Pakistan-US relations are complex. Increasing use of violence by the US as a part of fighting global terrorism has contested the territorial integrity of the Pakistani government and its autonomy to fight the state of civil unrest. Although publicly it has denounced the drone attacks causing civilian deaths yet in the undercurrent their tacit silence is a sign of agreement to these drone strikes.
There is a predominance of nationalist sentiment in the manner with which the American media justifies the act of drone strikes and bulwarks the claim of global terrorism even if it is at the cost of disrupting territorial sovereignty and loss of civilian lives. For instance, barring a few, the series of articles published in the New York Times bear a deep undercurrent of how many terrorists the US drones could target. Headlines such as ‘Militant leader believed dead in Pakistan drone’ and ‘Drone Strike killed No.2 in Al Qaeda’ support the same. Although there are debates which question the benefit of drone attacks but the suggestions posted are driven by nationalist sentiments; least importance is attributed to the talks about increased fear and loss of civilian lives. All that the commentators have to suggest is increase in diplomacy and less drone strikes to be observed by the US which will still lead to decimation of terrorists.
What we also need to understand here are the consequences of drone strikes over Pakistani civilians. As per the research paper titled ‘Living Under Drones’ by the researchers from Harvard and Stanford, the ramifications are manifold. As per the research, drone strikes lead to economic hardships and property damage. They impact mental health and compromise educational opportunities. One of the interviewees of Living Under Drones, Mohammad Kausar, a father of three, explained: “Strikes are always on our minds. That is why people don’t go out to schools, because they are afraid that they may be the next ones to be hit.”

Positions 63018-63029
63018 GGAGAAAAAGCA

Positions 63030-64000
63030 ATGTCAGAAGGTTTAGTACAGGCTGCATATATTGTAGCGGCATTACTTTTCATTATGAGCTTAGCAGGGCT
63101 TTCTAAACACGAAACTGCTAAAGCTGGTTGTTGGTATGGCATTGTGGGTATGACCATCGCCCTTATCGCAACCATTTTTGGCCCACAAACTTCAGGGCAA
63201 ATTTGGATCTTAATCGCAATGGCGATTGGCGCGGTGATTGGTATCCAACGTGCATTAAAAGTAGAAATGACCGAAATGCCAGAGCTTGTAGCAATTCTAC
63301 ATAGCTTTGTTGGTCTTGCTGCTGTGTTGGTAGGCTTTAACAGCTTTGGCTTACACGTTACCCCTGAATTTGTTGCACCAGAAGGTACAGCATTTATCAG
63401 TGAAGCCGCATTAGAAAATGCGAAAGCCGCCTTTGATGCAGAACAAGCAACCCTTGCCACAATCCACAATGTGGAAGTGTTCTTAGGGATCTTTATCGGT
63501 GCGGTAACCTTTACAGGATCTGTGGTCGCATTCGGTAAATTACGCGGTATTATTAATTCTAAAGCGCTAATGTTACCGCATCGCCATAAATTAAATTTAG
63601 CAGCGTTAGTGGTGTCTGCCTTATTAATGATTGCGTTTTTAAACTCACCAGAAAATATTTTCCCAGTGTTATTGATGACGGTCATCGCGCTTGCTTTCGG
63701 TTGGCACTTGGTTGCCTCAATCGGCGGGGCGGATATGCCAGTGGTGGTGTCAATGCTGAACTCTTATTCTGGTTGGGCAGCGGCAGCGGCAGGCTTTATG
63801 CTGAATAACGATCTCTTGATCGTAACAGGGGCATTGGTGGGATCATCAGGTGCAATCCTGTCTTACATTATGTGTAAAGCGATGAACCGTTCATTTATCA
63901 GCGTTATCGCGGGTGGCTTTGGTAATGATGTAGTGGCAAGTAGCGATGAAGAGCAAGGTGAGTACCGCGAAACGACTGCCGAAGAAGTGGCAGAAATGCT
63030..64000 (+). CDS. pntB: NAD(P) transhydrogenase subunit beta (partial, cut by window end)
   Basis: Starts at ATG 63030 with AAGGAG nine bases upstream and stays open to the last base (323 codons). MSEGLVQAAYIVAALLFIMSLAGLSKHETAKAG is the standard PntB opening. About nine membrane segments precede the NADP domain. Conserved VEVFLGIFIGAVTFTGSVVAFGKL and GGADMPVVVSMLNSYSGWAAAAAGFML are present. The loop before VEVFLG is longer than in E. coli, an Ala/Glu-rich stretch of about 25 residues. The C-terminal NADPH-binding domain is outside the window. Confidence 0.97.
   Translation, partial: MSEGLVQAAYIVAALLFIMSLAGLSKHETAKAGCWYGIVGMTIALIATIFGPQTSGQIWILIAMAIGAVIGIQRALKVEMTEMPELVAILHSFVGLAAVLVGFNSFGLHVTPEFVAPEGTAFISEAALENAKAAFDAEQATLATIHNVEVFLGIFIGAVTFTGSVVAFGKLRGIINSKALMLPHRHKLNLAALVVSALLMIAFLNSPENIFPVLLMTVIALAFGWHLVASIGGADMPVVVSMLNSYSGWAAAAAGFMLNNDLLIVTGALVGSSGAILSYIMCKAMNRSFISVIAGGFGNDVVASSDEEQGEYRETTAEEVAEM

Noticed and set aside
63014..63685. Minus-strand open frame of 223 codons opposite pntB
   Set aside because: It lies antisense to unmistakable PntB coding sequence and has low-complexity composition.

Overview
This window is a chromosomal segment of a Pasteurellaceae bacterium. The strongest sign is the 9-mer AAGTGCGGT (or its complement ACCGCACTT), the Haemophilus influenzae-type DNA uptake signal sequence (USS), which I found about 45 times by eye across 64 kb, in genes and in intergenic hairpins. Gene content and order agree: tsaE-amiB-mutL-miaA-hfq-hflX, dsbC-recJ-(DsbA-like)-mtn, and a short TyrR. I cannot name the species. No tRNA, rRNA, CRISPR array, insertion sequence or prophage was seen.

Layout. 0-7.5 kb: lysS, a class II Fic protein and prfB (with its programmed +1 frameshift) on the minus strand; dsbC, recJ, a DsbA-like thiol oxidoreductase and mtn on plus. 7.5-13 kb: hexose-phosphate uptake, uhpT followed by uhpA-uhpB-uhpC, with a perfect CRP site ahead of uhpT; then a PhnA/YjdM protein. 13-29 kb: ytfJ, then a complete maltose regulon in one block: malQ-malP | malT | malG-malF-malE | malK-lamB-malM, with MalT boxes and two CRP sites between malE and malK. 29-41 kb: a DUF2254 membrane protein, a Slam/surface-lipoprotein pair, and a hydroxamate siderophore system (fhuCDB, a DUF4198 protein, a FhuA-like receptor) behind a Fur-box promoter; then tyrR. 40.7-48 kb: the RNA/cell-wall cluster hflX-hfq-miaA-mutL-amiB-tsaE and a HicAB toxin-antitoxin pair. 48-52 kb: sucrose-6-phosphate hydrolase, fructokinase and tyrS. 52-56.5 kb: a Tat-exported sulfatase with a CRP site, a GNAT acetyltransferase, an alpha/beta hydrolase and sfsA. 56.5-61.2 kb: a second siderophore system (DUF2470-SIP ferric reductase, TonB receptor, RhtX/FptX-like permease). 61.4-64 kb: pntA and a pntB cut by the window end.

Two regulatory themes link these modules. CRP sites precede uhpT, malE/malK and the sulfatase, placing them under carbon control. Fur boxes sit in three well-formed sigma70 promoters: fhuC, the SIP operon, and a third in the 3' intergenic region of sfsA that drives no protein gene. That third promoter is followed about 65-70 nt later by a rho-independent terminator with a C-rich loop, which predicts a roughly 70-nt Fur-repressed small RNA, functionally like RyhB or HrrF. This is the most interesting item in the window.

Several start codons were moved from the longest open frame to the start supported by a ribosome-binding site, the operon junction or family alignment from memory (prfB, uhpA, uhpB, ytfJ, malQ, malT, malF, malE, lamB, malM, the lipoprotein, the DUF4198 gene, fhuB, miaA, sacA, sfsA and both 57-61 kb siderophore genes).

What we now need to focus on is the role of United Nations Organization in the wake of condemnation of drone attacks by the US. The role is quite skewed. Firstly, drone attacks are not a new phenomenon. Post 9/11 scenario, in the garb of spearheading the march to end global terrorism, Bush’s government unlawfully invaded Iraq to fight against terrorism and the weapons of mass destruction while in 2004, drones strike began in full blow. To much dismay, no weapons of mass destruction were found in Iraq. Once again, the US is trying hard to fight global terrorism by waging war in Sudan, Afghanistan and Pakistan. Over a period of time, one can also assess the persistence of the long quietude of the United Nations Organizations over drone attacks. An inquiry to look into drone attacks has been ordered. According to the Guardian, Ben Emmerson, special investigator for the United Nations Human Rights Council, said at a news conference that the nine-month study would look at “drone strikes and other forms of remotely targeted killing,” Although, the Pakistani government claims to take up the issue to the next UN meeting, one can only wait for an action to be taken by the United Nation Human Rights Council.